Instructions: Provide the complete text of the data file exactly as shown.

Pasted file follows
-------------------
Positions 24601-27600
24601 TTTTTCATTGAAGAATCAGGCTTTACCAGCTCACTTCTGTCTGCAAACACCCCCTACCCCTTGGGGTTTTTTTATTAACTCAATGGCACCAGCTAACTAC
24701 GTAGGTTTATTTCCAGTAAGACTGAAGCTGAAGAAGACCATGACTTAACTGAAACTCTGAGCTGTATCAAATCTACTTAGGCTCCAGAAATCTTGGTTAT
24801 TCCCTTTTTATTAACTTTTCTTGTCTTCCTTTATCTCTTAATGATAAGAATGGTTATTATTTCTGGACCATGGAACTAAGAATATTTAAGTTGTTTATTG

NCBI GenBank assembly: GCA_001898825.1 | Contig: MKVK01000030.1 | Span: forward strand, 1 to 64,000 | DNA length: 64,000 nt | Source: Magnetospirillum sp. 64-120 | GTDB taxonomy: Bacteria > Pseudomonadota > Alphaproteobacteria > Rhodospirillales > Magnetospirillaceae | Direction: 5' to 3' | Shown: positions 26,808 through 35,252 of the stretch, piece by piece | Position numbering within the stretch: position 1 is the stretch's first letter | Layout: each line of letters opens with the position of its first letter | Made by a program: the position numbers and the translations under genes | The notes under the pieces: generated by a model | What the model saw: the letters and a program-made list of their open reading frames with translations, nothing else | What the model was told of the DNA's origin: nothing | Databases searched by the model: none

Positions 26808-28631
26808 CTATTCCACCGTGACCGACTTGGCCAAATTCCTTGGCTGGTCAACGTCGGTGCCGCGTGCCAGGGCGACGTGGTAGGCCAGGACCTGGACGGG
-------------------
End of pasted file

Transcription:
Positions 24601-27600
24601 TTTTTCATTGAAGAATCAGGCTTTACCAGCTCACTTCTGTCTGCAAACACCCCCTACCCCTTGGGGTTTTTTTATTAACTCAATGGCACCAGCTAACTAC
24701 GTAGGTTTATTTCCAGTAAGACTGAAGCTGAAGAAGACCATGACTTAACTGAAACTCTGAGCTGTATCAAATCTACTTAGGCTCCAGAAATCTTGGTTAT
24801 TCCCTTTTTATTAACTTTTCTTGTCTTCCTTTATCTCTTAATGATAAGAATGGTTATTATTTCTGGACCATGGAACTAAGAATATTTAAGTTGTTTATTG

NCBI GenBank assembly: GCA_001898825.1 | Contig: MKVK01000030.1 | Span: forward strand, 1 to 64,000 | DNA length: 64,000 nt | Source: Magnetospirillum sp. 64-120 | GTDB taxonomy: Bacteria > Pseudomonadota > Alphaproteobacteria > Rhodospirillales > Magnetospirillaceae | Direction: 5' to 3' | Shown: positions 26,808 through 35,252 of the stretch, piece by piece | Position numbering within the stretch: position 1 is the stretch's first letter | Layout: each line of letters opens with the position of its first letter | Made by a program: the position numbers and the translations under genes | The notes under the pieces: generated by a model | What the model saw: the letters and a program-made list of their open reading frames with translations, nothing else | What the model was told of the DNA's origin: nothing | Databases searched by the model: none

Positions 26808-28631
26808 CTATTCCACCGTGACCGACTTGGCCAAATTCCTTGGCTGGTCAACGTCGGTGCCGCGTGCCAGGGCGACGTGGTAGGCCAGGACCTGGACGGG